The apparent [meaning] is that it is stating that Allāh, the Almighty, will not abrogate the religion of Muḥammad (s) with another religion. It does not state that each ruling in the Sharīʿa of Muḥammad (s) will not be abrogated by establishing a different ruling for it in its origin in his (s) Sharīʿa. Nor does it indicate the expiration of the [initial] ruling’s duration by declaring this different ruling as is the premise of the legal inference. Thus, it does not negate the non-permanence of some of his (s) rulings and the termination of its duration with another ruling in his Sharīʿa. [12]

Shaykh Anṣārī:

وقد يستدل على ذلك بقولهم (عليهم السلام): ” حلال محمد (صلى الله عليه وآله وسلم) حلال إلى يوم القيامة، وحرامه حرام إلى يوم القيامة ” .

وفيه: أن الظاهر سوقه لبيان استمرار أحكام محمد (صلى الله عليه وآله وسلم) نوعا من قبل الله جل ذكره إلى يوم القيامة في مقابل نسخها بدين آخر، لا بيان استمرار أحكامه الشخصية إلا ما خرج بالدليل، فالمراد أن حلاله (صلى الله عليه وآله وسلم) حلال من قبل الله جل ذكره إلى يوم القيامة، لا أن الحلال من قبله (صلى الله عليه وآله وسلم) حلال من قبله إلى يوم القيامة، ليكون المراد استمرار حليته.

This may be inferred from their [Ahl al-Bayt’s] (a) saying: “The the ḥalāl of Muḥammad (s) is ḥalāl until the Day of Judgement and his ḥarām is ḥarām until the Day of Judgement”.

The problem with this is that: The apparent [meaning] is that it declares the permanence of the general rulings of Muḥammad (s) [issued] by Allāh, sublime is His remembrance, until the Day of Judgement as opposed to their abrogation with another religion. It does not declare the permanence of his personal rulings except that which the evidence excludes. Thus, the intended meaning is that his (s) ḥalāl [i.e general rulings of religion] is ḥalāl [as legislated] by Allāh, sublime is His remembrance, until the Day of Judgement, not that [what is] ḥalāl for himself is [made] ḥalāl [for all] by himself until the Day of Judgement, such that the intended meaning would be the permanence of what is [personally] ḥalāl for him.[13]

Mirzā Nāʾīnī:

بل الظاهر منه عرفا بيان استمرار الشريعة المقدسة و انها لا تنسخ بشريعة أخرى فالمراد منه ان كل ما يكون إلى يوم القيامة متصفا بالحلية أو الحرمة فهو حلال محمد (صلى اللَّه عليه و آله) أو حرامه فأحكامه (صلى اللَّه عليه و آله) مستمرة إلى يوم القيامة و لا تنسخ بشريعة أخرى.

Rather, the apparent [meaning] by custom is that it declares the permanence of the Holy Sharīʿa and that it will not be abrogated by another Sharīʿa. So the intended meaning is that everything that is characterised by permissibility or prohibition, until the Day of Judgement, is the ḥalāl or ḥarām of Muḥammad (s). Thus, his legal rulings are permanent until the Day of Judgement and are not abrogated by another Sharīʿa.[14]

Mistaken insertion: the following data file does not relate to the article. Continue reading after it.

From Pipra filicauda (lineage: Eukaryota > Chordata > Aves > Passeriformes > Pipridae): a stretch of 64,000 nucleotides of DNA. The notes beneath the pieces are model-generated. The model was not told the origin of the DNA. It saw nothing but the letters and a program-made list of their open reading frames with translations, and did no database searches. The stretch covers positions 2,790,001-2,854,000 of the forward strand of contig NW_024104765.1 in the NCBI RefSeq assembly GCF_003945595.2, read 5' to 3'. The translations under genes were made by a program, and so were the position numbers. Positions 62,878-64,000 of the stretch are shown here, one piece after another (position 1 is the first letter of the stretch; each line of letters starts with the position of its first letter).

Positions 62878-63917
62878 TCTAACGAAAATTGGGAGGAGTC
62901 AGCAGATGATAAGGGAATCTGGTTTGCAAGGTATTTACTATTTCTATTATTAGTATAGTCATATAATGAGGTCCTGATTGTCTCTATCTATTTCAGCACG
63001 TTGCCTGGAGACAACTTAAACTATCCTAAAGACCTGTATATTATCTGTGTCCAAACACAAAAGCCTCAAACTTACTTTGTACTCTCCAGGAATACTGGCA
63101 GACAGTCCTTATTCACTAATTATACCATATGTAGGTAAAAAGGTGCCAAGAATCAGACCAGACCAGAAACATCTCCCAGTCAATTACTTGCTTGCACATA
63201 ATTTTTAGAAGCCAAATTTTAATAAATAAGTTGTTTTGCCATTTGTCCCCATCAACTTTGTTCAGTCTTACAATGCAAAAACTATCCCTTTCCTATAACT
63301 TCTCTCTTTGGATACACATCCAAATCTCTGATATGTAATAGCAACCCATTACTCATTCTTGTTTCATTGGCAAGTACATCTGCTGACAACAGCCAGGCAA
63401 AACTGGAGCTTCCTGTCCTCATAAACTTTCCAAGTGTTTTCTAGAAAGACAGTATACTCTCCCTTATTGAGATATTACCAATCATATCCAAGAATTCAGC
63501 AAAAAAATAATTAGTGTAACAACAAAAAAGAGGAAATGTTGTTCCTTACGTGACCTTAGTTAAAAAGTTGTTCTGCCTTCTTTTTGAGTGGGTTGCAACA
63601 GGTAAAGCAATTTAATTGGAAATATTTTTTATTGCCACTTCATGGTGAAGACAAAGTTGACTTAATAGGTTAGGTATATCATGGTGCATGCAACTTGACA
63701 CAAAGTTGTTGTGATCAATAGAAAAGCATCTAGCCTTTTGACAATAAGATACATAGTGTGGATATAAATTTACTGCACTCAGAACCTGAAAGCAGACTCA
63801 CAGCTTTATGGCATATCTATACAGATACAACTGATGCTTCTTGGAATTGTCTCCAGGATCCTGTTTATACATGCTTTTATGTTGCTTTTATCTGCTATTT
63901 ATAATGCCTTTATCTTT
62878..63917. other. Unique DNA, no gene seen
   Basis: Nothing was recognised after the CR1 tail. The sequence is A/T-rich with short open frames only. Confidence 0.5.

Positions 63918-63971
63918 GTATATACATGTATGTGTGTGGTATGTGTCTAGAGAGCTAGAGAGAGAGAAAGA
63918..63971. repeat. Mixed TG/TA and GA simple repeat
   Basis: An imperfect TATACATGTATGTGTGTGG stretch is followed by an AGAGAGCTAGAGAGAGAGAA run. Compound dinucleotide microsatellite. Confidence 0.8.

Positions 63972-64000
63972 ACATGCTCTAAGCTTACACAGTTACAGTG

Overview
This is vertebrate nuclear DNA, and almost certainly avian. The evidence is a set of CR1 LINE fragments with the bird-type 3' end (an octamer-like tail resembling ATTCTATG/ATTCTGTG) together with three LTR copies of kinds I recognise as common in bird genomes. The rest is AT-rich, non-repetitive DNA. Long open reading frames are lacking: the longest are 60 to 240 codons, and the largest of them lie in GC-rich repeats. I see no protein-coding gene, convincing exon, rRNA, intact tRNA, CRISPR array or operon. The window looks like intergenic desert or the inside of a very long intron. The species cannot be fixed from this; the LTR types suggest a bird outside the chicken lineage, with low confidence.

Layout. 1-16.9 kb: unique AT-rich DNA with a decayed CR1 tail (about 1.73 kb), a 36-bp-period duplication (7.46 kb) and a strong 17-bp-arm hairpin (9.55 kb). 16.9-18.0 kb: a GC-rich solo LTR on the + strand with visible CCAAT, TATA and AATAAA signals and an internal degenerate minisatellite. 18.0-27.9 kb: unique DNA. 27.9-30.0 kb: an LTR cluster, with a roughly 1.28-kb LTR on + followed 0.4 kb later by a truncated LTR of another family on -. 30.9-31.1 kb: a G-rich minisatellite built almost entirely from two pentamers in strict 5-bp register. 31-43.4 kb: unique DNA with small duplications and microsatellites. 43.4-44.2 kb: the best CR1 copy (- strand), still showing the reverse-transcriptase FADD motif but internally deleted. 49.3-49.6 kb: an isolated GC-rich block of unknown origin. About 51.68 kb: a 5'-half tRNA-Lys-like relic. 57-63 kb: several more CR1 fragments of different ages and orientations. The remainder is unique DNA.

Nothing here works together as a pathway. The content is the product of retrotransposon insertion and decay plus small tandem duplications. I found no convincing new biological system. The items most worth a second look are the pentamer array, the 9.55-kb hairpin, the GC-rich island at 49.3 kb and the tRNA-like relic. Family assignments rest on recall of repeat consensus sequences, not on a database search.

Conclusion

The result is that, regardless of any judgement about the theory of the historicity of the Sharīʿa, relying on this narration—and one part of it specifically—in order to prove the eternality of legal rulings is incorrect. This use of the narration is not compatible with the contexts of the various narrations that contain this content.

Footnotes

[1] Of course, statements related to this issue can be found in the works of previous jurists. For example, ʿAllāma al-Ḥillī writes: “Indeed, legal rulings are dependent on interests (maṣāliḥ), and it is not impossible that an obligation, for example, is a benefit at a [particular] time and harmful at another. Thus, if one is obligated by the duty permanently, it would entail the obligation of harm, so [the obligation] must be lifted when it is harmful and required” (Mabādi’ al-Wuṣūl, p. 176). For other examples, refer to: Hobbollah, Shumūl al-Sharīʿa, pp. 267-268; Hobbollah, Naẓarīyya al-Sunna, pp. 719-727, pp. 736-747.

[2] It seems that Arab religious intellectuals such as Muḥammad Arkoun, Naṣr Ḥāmid Abū Zayd and others also were influenced in this view by Michel Foucault and his discussion of ‘Historicality’.

[3] For example, see: Mojtahed Shabestari, Naqd-e Bonyād-haye Fiqh va Kalām, p. 353.

[4] For a further explanation and critique of the first group, see: Hobbollah, Shumūl al-Sharīʿa, pp. 667-668.

[5] To see an example, refer to: Baḥth Khārij (Advanced) Lessons of Sayyid Maḥmūd Hāshimī Shāhrūdī: https://www.eshia.ir/Feqh/Archive/text/shahroudi/feqh/۹۰/۹۱۰۲۲۵/

[6] For example (pp. 168-170):

حدثنا ابراهيم بن هاشم عن جعفر بن محمد بن عبد الله بن ميمون القداح عن ابى عبد الله عليه السلام عن ابيه قال في كتاب على كل شئ يحتاج إليه حتى ارش الخدش والارش.

حدثنا ابراهيم بن هاشم عن يحيى بن ابى عمران عن يونس عن حماد قال سمعت ابا عبد الله عليه السلام يقول ما خلق الله حلالا ولا حراما الا وله حد كحد الدور وان حلال محمد حلال إلى يوم القيمة وحرامه حرام إلى يوم القيمة ولان عندنا صحيفة طولها سبعون ذراعا وما خلق الله حلالا ولا حراما الا فيها فما كان من الطريق فهو من الطريق و ماكان من الدور فهو من الدور حتى ارش الخدش وما سواها والجلدة ونصف الجلدة.

حدثنا محمد بن عيسى عن فضالة عن ابى بصير عن ابى عبد الله عليه السلام قال سمعته يقول وذكر ابن شبرمة في فتياه فقال اين هو من الجامعة املى رسول الله صلى الله عليه وآله وخطه على عليه السلام بيده فيها جميع الحلال والحرام حتى ارش الخدش فيه

[7] For example: